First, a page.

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McMillan v. Virga

United States District Court, E.D. California

May 19, 2014

JOHN McMILLAN, Plaintiff,
TIM V. VIRGA, et al., Defendants.


CAROLYN K. DELANEY, Magistrate Judge.

Plaintiff is a state prisoner proceeding pro se. Plaintiff seeks relief pursuant to 42 U.S.C. § 1983 and has requested leave to proceed in forma pauperis pursuant to 28 U.S.C. § 1915. This proceeding was referred to this court by Local Rule 302 pursuant to 28 U.S.C. § 636(b)(1).

Plaintiff has submitted a declaration that makes the showing required by 28 U.S.C. §1915(a). Accordingly, the request to proceed in forma pauperis will be granted.

Plaintiff is required to pay the statutory filing fee of $350.00 for this action. 28 U.S.C. §§1914(a), 1915(b)(1). By separate order, the court will direct the appropriate agency to collect the initial partial filing fee from plaintiff's trust account and forward it to the Clerk of the Court. Thereafter, plaintiff will be obligated for monthly payments of twenty percent of the preceding month's income credited to plaintiff's prison trust account. These payments will be forwarded by the appropriate agency to the Clerk of the Court each time the amount in plaintiff's account exceeds $10.00, until the filing fee is paid in full. 28 U.S.C. § 1915(b)(2).

The court is required to screen complaints brought by prisoners seeking relief against a governmental entity or officer or employee of a governmental entity. 28 U.S.C. § 1915A(a). The court must dismiss a complaint or portion thereof if the prisoner has raised claims that are legally "frivolous or malicious, " that fail to state a claim upon which relief may be granted, or that seek monetary relief from a defendant who is immune from such relief. 28 U.S.C. § 1915A(b)(1), (2).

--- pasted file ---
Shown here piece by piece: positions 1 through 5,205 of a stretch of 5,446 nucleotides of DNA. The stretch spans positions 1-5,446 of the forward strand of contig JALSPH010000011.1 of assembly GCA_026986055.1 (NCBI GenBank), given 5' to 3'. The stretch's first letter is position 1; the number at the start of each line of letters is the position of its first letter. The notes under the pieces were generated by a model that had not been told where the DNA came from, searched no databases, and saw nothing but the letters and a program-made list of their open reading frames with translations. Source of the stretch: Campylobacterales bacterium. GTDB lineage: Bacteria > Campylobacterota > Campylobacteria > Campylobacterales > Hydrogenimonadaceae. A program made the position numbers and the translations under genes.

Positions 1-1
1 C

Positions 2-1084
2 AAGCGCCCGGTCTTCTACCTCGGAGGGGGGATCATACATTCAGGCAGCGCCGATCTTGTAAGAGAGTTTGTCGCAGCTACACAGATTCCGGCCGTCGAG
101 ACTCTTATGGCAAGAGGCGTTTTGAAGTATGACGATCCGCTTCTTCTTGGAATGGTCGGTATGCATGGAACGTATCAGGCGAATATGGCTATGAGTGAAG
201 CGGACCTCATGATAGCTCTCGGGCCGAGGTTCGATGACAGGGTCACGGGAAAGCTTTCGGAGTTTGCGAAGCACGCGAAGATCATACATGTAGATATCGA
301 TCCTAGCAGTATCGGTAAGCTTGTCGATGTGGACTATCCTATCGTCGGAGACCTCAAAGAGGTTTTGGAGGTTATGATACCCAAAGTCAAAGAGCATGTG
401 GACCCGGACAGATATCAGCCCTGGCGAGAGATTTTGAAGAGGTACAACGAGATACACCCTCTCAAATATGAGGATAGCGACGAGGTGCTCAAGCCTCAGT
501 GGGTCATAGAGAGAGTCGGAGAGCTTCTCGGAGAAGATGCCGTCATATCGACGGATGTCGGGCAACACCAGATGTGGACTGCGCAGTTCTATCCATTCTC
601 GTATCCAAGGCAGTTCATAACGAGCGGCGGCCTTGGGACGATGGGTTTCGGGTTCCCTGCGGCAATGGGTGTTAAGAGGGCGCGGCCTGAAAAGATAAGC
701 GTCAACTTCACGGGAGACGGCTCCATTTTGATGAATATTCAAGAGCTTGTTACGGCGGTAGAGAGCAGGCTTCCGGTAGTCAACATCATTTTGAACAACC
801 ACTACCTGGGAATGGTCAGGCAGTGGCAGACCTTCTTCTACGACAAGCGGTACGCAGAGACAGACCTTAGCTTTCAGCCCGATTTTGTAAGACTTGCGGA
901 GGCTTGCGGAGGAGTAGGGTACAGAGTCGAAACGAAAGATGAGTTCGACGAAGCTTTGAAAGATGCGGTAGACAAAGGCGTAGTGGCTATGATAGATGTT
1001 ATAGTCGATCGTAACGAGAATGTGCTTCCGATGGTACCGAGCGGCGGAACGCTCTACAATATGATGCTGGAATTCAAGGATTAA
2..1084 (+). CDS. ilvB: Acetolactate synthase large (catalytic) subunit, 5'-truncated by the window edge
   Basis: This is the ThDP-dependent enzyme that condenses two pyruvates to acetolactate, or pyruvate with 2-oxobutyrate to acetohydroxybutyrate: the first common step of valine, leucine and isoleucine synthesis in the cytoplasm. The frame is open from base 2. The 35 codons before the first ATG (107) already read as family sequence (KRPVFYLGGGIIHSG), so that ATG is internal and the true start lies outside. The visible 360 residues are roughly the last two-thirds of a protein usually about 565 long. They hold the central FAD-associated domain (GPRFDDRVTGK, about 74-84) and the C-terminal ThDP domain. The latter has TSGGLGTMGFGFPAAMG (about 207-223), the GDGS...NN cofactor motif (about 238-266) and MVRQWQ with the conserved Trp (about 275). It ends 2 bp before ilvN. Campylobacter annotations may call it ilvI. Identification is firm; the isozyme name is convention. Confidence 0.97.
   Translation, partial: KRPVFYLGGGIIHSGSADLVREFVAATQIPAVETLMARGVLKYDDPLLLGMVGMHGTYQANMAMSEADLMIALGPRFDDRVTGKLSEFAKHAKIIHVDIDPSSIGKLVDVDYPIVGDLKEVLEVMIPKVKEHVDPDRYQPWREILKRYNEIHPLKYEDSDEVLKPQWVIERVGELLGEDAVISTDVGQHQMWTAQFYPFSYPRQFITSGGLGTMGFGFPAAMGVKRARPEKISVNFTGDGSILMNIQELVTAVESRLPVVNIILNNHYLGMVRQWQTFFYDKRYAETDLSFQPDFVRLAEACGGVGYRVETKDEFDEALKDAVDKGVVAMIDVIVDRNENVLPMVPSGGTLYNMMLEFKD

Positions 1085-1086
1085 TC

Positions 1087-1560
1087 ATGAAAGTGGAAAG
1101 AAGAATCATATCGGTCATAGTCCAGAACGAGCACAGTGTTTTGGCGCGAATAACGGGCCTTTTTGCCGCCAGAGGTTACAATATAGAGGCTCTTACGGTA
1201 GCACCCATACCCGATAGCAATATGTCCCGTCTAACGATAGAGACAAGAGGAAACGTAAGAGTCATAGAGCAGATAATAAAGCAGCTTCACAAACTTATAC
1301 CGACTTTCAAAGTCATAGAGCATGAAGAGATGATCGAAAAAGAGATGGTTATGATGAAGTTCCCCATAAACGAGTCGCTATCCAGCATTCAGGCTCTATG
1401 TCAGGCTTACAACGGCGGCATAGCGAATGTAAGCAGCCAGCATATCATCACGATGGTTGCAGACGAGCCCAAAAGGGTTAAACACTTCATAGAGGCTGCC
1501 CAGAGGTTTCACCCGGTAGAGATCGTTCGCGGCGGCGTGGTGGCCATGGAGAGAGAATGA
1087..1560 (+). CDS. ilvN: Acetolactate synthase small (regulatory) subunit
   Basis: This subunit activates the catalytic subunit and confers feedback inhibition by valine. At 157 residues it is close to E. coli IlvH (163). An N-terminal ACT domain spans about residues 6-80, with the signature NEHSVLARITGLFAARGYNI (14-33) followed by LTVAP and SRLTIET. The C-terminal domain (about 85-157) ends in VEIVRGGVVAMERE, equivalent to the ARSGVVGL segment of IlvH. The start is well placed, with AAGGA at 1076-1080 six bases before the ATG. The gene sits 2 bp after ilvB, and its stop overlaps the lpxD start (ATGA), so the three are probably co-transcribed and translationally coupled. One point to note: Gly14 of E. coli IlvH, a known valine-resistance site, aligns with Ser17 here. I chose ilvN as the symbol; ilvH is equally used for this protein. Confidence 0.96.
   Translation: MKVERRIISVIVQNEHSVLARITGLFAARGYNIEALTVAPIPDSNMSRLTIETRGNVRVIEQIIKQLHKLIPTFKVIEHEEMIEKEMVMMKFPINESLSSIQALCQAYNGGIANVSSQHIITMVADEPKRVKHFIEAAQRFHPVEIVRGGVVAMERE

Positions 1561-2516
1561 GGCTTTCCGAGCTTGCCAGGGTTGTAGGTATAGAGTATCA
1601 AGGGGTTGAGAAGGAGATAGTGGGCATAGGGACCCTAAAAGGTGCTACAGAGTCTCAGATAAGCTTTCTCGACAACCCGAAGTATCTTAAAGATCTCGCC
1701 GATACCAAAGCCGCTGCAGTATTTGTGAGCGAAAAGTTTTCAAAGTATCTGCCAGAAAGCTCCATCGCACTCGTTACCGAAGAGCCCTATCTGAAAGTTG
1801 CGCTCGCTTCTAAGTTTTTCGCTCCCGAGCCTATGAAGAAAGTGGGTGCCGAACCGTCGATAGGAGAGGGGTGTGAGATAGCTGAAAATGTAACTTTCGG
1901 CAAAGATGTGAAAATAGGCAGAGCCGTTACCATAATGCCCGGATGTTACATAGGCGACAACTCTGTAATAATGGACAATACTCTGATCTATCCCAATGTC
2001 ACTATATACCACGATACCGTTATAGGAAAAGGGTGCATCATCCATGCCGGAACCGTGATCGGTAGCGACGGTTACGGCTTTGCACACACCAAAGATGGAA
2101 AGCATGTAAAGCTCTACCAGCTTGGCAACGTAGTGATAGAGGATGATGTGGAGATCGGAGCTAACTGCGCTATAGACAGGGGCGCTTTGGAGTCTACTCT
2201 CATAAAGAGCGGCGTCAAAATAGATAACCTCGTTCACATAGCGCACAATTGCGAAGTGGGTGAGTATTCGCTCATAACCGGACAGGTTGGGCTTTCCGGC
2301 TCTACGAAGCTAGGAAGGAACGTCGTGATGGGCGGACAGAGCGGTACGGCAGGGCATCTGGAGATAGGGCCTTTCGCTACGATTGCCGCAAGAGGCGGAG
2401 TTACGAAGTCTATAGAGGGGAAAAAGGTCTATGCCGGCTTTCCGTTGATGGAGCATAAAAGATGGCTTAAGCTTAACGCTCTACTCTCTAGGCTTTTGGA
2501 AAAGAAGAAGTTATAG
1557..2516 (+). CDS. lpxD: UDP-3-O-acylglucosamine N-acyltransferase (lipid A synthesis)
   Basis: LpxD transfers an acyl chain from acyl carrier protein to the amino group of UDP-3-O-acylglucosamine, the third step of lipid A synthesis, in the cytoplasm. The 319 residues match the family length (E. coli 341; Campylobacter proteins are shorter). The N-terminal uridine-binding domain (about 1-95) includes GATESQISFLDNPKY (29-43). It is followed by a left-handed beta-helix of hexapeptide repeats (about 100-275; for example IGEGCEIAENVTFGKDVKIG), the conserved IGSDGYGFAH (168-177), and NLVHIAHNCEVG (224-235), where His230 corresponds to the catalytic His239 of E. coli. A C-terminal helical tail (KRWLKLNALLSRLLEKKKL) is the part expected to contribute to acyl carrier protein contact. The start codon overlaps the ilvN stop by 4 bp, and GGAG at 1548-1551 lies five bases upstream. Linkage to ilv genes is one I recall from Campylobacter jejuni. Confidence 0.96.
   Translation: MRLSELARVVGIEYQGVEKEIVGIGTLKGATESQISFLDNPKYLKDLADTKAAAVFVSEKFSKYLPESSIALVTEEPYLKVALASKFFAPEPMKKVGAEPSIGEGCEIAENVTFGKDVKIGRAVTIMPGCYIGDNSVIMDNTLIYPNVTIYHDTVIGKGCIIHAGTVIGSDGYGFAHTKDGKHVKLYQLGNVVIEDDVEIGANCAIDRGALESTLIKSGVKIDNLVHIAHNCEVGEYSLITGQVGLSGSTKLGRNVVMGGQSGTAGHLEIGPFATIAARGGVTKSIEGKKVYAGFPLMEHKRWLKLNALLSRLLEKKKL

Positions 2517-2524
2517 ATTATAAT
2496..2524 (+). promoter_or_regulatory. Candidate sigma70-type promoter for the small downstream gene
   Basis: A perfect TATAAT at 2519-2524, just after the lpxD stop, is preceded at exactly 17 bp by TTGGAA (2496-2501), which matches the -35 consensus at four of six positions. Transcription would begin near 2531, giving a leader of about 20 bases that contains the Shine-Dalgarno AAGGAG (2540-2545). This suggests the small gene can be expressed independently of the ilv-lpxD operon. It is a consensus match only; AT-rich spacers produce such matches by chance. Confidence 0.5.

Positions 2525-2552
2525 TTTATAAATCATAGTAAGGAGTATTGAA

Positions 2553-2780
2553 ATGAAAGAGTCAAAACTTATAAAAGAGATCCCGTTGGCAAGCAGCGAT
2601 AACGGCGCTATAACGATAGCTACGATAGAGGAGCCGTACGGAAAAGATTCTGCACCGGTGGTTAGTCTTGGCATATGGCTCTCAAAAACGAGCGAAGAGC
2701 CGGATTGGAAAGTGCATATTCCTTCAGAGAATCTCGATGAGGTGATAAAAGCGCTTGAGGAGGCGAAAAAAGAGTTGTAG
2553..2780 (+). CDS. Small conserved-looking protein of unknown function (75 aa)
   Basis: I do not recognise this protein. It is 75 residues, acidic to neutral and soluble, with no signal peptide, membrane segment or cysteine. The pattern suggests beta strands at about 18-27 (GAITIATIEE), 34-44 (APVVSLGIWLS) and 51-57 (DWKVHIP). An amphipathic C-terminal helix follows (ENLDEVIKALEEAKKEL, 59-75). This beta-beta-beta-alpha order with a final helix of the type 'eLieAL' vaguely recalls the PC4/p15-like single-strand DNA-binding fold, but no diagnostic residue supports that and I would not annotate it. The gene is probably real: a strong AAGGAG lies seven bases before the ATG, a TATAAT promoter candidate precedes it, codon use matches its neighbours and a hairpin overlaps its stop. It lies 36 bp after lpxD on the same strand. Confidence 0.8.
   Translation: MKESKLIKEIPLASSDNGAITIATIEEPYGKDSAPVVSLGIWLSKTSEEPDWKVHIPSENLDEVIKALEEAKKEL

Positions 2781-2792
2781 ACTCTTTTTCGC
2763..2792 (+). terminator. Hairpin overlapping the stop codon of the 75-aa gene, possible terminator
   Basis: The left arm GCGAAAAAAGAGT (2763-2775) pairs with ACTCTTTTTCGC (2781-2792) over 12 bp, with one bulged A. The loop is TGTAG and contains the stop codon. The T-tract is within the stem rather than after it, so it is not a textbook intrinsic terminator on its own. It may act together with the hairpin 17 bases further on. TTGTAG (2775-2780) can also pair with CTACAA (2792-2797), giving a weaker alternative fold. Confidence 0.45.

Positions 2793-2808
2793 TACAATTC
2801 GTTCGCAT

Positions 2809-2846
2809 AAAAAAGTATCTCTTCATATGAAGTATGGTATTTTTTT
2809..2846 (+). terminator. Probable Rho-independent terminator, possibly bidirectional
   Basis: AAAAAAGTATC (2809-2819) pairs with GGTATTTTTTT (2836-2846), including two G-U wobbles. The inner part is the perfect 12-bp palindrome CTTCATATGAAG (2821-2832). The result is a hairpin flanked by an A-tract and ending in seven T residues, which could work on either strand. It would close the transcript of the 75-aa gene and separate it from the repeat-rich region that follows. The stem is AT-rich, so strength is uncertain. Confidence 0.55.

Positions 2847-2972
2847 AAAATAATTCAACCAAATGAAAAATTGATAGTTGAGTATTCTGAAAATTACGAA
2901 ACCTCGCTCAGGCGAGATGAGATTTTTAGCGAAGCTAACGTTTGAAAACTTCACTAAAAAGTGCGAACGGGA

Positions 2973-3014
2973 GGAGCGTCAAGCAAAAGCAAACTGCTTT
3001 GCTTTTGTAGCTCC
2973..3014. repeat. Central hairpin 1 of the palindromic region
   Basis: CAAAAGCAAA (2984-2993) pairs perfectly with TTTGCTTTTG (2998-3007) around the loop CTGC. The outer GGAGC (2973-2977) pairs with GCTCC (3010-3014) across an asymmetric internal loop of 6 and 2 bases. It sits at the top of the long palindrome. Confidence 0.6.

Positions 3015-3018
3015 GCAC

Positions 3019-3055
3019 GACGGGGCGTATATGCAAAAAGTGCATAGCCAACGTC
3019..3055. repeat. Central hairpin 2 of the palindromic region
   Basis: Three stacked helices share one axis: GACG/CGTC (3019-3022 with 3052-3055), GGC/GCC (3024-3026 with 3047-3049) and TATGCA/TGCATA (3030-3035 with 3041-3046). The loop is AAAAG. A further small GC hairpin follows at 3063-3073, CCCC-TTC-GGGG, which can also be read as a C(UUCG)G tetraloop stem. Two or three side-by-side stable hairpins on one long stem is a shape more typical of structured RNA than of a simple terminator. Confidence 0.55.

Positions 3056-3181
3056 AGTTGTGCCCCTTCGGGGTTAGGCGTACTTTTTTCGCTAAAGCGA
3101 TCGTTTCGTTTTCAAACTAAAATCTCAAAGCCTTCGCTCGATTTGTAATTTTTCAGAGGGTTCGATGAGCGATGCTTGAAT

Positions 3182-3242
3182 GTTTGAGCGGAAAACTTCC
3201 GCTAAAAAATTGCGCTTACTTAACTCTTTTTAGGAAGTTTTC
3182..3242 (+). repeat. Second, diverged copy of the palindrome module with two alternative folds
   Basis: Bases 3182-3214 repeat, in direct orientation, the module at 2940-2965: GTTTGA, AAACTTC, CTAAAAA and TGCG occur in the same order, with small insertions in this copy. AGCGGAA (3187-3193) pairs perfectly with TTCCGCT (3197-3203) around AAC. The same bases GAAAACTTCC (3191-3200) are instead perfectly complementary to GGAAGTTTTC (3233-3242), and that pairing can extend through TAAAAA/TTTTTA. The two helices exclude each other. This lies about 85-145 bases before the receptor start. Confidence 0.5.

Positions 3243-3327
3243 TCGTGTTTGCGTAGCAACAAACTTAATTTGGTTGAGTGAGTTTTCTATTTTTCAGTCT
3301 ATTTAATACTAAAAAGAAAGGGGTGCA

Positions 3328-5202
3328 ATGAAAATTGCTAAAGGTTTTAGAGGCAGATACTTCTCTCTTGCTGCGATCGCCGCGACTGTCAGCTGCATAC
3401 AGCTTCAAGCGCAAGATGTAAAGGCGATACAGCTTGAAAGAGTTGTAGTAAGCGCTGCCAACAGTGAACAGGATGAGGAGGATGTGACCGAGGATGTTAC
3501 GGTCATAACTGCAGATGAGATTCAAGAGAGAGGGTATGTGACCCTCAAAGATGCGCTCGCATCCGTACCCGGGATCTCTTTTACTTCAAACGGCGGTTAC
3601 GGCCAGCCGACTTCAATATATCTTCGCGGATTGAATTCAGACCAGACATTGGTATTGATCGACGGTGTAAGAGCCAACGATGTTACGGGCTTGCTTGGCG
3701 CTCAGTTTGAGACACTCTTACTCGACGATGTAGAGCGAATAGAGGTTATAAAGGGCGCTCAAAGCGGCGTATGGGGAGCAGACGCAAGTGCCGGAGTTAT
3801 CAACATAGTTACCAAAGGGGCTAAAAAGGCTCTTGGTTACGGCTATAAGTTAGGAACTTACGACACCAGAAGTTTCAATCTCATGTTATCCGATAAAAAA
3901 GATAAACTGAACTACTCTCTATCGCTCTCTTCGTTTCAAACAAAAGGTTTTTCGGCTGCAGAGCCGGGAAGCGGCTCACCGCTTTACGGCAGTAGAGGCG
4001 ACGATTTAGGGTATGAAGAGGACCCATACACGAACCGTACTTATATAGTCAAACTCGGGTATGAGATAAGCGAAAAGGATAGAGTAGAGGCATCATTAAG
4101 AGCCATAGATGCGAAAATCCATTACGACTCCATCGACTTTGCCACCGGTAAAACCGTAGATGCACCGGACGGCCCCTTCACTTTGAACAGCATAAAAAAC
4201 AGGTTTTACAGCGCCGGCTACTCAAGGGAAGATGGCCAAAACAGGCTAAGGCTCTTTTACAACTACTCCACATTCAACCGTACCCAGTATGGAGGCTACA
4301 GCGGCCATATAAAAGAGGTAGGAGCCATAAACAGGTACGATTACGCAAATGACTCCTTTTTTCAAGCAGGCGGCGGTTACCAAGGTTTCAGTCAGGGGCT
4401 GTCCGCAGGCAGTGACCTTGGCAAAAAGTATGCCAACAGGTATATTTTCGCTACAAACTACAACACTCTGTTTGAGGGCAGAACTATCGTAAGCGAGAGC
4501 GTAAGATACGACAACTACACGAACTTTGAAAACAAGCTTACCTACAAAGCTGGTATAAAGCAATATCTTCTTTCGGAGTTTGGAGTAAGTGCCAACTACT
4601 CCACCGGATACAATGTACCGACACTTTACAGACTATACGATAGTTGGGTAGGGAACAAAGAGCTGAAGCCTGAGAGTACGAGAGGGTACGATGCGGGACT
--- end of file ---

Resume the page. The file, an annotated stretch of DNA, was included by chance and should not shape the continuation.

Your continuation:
A claim is legally frivolous when it lacks an arguable basis either in law or in fact. Neitzke v. Williams , 490 U.S. 319, 325 (1989); Franklin v. Murphy , 745 F.2d 1221, 1227-28 (9th Cir. 1984). The court may, therefore, dismiss a claim as frivolous where it is based on an indisputably meritless legal theory or where the factual contentions are clearly baseless. Neitzke , 490 U.S. at 327. The critical inquiry is whether a constitutional claim, however inartfully pleaded, has an arguable legal and factual basis. See Jackson v. Arizona , 885 F.2d 639, 640 (9th Cir. 1989); Franklin , 745 F.2d at 1227.

In order to avoid dismissal for failure to state a claim a complaint must contain more than "naked assertions, " "labels and conclusions" or "a formulaic recitation of the elements of a cause of action." Bell Atlantic Corp. v. Twombly , 550 U.S. 544, 555-557 (2007). In other words, "[t]hreadbare recitals of the elements of a cause of action, supported by mere conclusory statements do not suffice." Ashcroft v. Iqbal , 129 S.Ct. 1937, 1949 (2009). Furthermore, a claim upon which the court can grant relief has facial plausibility. Twombly , 550 U.S. at 570. "A claim has facial plausibility when the plaintiff pleads factual content that allows the court to draw the reasonable inference that the defendant is liable for the misconduct alleged." Iqbal , 129 S.Ct. at 1949. When considering whether a complaint states a claim upon which relief can be granted, the court must accept the allegations as true, Erickson v. Pardus , 127 S.Ct. 2197, 2200 (2007), and construe the complaint in the light most favorable to the plaintiff, see Scheuer v. Rhodes , 416 U.S. 232, 236 (1974).

I. Allegations

Plaintiff names as defendants the Warden of California State Prison-Sacramento and three prison officials who work on C-Yard. He alleges as follows: Defendant Dr. Ma "was aware... I had a steel rod, pins and screws in my right leg. I should have never been on a top bunk." (ECF No. 1 at 3.) Inmates are required to get off their bunks and stand at 4:00 p.m. every day. There are no steps or ladders to climb up or down from the top bunk. Plaintiff broke his knee "jumping down from a top bunk." (ECF No. 1 at 3-4.)

II. Applicable Law